IPR Statistics – Success Is Sector Specific

Yesterday, I published an extensive analysis of Senator Coons’ STRONGER Patents Act.  As I said then, the bill would neuter the IPR process, removing any real reason to ever pursue one (assuming you could even file one after the changes to the estoppel, real party in interest, and standing provisions.)

One of the reasons I’ve heard for why we should change IPRs is the perception of IPRs as a “death squad” for patents.  The statistics simply don’t bear out the idea that IPRs invalidate all (or even a majority of) patents.  But last week, I ran across an interesting study from Fitzpatrick Cella1 showing that not only is that untrue in general, it’s also particularly untrue in some industries.  There are a lot more bad patents in the software and business methods worlds than in biotech, and the rates of success at the PTAB show it.

Biotech Patents Less Likely To See Institution, Fare Better When They Do

From the start of an IPR, a drug patent2 IPR is less likely to even be instituted.  Overall, the PTAB institutes roughly 53% of IPR petitions.  But the PTAB only institutes 44% of drug patent IPR petitions.  So you’re 20% less likely to even have a PTAB trial on a drug IPR.

The differences continue after institution.  When you look at the final written decisions, there are significant differences between IPRs as a whole and drug patent IPRs.Drug patents twice as likely to have all instituted claims found patentable in a final written decision. A drug patent is more than twice as likely to have all of its claims found patentable!  If you combine the 19% of petitions with final written decisions confirming all claims with the 38% of petitions which are denied, in 57% of drug patent IPRs, the patent emerges completely unchanged without a settlement.  (For all IPRs, that number is around 36%, showing that drug patents again do around 50% better.)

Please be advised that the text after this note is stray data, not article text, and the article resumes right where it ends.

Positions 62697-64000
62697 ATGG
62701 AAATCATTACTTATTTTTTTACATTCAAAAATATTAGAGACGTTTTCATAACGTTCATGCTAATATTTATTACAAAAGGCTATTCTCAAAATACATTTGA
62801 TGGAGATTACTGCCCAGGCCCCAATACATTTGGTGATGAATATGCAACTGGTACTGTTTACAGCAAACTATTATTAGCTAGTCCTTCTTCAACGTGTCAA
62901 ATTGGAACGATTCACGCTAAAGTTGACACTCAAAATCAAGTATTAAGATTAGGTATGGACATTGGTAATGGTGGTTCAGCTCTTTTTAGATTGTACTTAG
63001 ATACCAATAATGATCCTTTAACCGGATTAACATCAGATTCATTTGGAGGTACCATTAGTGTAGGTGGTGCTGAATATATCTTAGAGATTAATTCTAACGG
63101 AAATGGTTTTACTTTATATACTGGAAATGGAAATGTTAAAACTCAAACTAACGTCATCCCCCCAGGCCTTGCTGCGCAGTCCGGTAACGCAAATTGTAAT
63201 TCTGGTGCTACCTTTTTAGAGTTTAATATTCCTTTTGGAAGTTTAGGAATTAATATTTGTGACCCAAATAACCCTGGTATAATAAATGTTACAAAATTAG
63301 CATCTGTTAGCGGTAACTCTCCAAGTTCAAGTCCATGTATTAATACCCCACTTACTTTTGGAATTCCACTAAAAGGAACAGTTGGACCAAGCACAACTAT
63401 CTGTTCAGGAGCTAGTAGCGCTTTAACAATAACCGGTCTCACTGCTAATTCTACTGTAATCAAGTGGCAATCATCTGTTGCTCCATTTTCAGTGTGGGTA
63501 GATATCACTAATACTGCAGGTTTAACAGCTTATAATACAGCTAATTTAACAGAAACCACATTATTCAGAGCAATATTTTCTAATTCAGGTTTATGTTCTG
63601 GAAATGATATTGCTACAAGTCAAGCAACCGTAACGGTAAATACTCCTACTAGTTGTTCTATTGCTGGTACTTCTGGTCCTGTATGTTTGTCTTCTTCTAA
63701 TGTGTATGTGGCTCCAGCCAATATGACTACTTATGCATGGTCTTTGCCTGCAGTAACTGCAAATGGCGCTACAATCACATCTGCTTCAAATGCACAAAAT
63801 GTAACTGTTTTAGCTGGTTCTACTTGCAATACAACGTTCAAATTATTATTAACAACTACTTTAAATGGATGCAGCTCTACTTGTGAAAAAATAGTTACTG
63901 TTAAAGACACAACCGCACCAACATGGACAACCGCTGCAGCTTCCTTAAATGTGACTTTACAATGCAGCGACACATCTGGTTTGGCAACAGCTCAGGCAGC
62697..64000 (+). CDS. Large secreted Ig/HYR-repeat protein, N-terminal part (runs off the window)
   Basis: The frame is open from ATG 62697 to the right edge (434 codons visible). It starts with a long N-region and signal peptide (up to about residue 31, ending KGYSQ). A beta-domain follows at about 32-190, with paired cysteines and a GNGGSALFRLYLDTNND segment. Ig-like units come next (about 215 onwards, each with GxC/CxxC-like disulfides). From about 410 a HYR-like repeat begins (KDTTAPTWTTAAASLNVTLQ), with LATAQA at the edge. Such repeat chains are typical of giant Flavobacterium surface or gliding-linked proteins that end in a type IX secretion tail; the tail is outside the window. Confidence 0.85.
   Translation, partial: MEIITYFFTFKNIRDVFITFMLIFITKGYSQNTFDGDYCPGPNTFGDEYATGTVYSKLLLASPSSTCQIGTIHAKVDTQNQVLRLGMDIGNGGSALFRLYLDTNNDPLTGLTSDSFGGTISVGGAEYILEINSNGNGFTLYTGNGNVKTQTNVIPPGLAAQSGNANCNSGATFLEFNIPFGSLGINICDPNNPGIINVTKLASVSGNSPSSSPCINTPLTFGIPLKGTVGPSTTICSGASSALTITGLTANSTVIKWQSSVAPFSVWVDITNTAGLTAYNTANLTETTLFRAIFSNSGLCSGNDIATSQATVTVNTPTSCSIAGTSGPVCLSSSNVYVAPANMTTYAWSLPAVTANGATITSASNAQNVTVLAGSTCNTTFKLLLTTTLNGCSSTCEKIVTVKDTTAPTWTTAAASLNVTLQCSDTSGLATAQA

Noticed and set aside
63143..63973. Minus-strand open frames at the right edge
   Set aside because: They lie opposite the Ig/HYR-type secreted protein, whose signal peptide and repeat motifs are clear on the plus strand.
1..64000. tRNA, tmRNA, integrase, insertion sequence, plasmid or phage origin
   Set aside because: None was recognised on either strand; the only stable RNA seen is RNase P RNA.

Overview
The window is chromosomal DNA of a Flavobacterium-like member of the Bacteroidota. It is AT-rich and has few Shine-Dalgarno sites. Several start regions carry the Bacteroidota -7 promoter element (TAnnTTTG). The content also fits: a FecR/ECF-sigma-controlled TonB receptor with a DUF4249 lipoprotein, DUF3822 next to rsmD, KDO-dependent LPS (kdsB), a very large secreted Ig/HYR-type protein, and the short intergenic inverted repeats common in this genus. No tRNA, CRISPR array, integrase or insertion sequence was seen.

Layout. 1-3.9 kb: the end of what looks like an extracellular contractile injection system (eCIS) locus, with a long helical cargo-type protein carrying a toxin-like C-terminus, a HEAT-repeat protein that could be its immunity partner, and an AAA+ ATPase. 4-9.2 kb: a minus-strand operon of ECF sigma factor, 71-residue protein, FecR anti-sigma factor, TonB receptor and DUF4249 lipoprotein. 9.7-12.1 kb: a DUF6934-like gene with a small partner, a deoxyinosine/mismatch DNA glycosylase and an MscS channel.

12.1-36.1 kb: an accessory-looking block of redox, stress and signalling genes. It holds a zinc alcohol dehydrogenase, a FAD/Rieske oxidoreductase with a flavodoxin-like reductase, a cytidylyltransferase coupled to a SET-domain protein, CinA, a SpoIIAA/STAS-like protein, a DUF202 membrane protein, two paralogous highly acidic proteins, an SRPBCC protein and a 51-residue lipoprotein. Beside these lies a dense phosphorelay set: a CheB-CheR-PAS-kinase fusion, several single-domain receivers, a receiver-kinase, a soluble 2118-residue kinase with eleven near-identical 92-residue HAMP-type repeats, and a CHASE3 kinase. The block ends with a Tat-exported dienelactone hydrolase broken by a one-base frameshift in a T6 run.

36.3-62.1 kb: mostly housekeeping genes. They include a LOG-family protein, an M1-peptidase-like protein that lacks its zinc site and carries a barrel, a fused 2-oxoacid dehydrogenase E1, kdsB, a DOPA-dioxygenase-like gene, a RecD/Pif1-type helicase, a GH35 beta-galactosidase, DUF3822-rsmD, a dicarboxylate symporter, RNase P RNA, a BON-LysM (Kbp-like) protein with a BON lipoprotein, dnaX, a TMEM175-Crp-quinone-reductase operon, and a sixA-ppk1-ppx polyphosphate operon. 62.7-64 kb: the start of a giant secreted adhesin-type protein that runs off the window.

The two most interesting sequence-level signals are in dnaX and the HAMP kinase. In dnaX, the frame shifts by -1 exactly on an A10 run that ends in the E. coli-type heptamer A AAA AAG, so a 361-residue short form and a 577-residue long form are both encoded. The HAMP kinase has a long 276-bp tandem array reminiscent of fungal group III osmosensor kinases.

PTAB Judges Get It Right

I’ll note that one constant criticism of IPRs coming from the STRONGER Patents lobby is the idea that the judges who make decisions on institution shouldn’t make the final decision because they’ve already made a decision and won’t change their mind.  The Coons bill, as I noted yesterday, would change this so that different judges decide on institution and the final written decision.

But the Fitzpatrick study is proof in and of itself that this criticism is completely without merit.  For a drug patent, you’re just as likely to have the PTAB judges change their minds and decide the claims they instituted on aren’t valid as you are to have them decide they’re invalid.  In other words, this alone is proof that PTAB judges are perfectly willing to uphold a valid patent even if they initially felt it was invalid.  When they aren’t changing their minds, it’s because the patent should never have issued in the first place and their second look at the patent confirmed that fact.

End Results

So, what’s the summary?

Drug patents 50% more likely to have at least some claims patentable after an IPR.Across all technologies, 41% of challenges wind up with at least some claims found patentable.  36% of those wind up with all claims patentable.  But in drug patents, it’s 60% patentable, with 57% having all claims patentable.  Two thirds of drug patents survive.  (As Meat Loaf once said, “two out of three ain’t bad.”)